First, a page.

SEA Currents: SEASCape
July 31, 2019
Today in Chatham
Today we spent the majority of our day in the town of Chatham. Chatham is home to the famous U.S. Coast Guard Station featured in The Finest Hours and the Atlantic White Shark Conservancy (AWSC), both of which we visited. At the White Shark Conservancy, we learned about great white sharks and the high concentration of white sharks in the Chatham area due to the increased local seal population. We learned how the scientists identify white sharks by the unique groove patterns on their dorsal fins. There was a virtual reality exhibit with a short film about nurse sharks and great hammerhead sharks. We also got to stand in a shark cage (picture attached!).
Afterward, we spent some time at the beautiful Lighthouse Beach before going on a tour of the Chatham Coast Guard station where we learned about the different types of rescues and missions that they perform and the types of vessels they use in those situations. We were guided around the station by Jason Dunsavage, and Josh, who told us about the station’s fascinating history and the harrowing rescue mission of the crew of the Pendleton in 1952. Josh was very funny and nice and told lots of jokes. He also told us about his experiences in Coast Guard boot camp. We learned that the swimming portion of the boot camp is only a lap around the pool, which was surprising.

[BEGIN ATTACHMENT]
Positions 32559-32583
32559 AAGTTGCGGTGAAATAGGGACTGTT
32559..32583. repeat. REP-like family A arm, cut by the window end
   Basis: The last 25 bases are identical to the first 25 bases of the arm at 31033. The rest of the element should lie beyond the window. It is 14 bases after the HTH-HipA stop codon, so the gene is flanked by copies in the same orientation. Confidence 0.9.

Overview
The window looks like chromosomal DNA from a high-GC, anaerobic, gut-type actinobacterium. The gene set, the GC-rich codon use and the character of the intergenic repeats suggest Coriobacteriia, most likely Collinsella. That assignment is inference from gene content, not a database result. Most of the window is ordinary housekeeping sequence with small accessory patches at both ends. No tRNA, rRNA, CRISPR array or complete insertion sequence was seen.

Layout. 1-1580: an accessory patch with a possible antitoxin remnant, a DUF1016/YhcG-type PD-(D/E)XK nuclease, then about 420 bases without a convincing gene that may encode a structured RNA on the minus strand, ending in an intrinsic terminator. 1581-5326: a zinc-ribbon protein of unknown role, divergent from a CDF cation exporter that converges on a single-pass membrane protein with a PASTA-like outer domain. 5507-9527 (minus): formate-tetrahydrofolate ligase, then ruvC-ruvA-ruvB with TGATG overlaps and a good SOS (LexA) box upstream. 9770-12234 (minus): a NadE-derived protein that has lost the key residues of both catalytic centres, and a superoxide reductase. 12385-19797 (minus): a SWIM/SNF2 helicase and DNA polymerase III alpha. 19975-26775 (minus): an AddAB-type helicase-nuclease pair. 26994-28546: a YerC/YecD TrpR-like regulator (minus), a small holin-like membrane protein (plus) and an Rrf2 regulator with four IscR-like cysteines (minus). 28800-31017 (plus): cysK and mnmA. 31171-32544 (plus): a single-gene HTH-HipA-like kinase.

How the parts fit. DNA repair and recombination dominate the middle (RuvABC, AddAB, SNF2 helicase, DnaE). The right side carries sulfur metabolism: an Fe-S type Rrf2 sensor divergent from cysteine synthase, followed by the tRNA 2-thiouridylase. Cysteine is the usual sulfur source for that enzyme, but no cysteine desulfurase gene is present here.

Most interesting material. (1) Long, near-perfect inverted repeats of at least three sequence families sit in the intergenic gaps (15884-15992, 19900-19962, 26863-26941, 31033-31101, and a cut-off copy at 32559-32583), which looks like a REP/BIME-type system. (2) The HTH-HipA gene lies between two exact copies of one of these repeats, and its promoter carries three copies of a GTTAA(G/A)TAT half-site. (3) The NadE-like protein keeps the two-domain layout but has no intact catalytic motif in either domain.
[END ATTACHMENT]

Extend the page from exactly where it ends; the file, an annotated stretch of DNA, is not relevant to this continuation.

After the tour, we conducted our sampling of Lighthouse beach, dividing up into four different groups; Physical, Geological, Human Uses, and Chemical. We then got back onto the bus and headed into the town of Chatham where we split up into groups and spent around an hour browsing the various small stores. Soon after, we were on the bus once more, headed back to the SEA campus where we spent the rest of the afternoon unwinding. Later on, we watched, Into the Gyre, which discussed Sea Education’s very own Corwith Cramer and its long journey to the Sargasso Sea to study plastic amounts near the North Atlantic Gyre. We learned that most of the plastic in the oceans is made up of not large pieces, but tiny fragments no bigger than your pinky fingernail. Of course, there are larger pieces of plastic, but the majority of it is microscopic. The Cramer studied how far east the plastics traveled in the gyre and how much plastic per square kilometer there is.
Overall, it was a fun and informative day. We look forward to the next.
- Gwen & Jaffir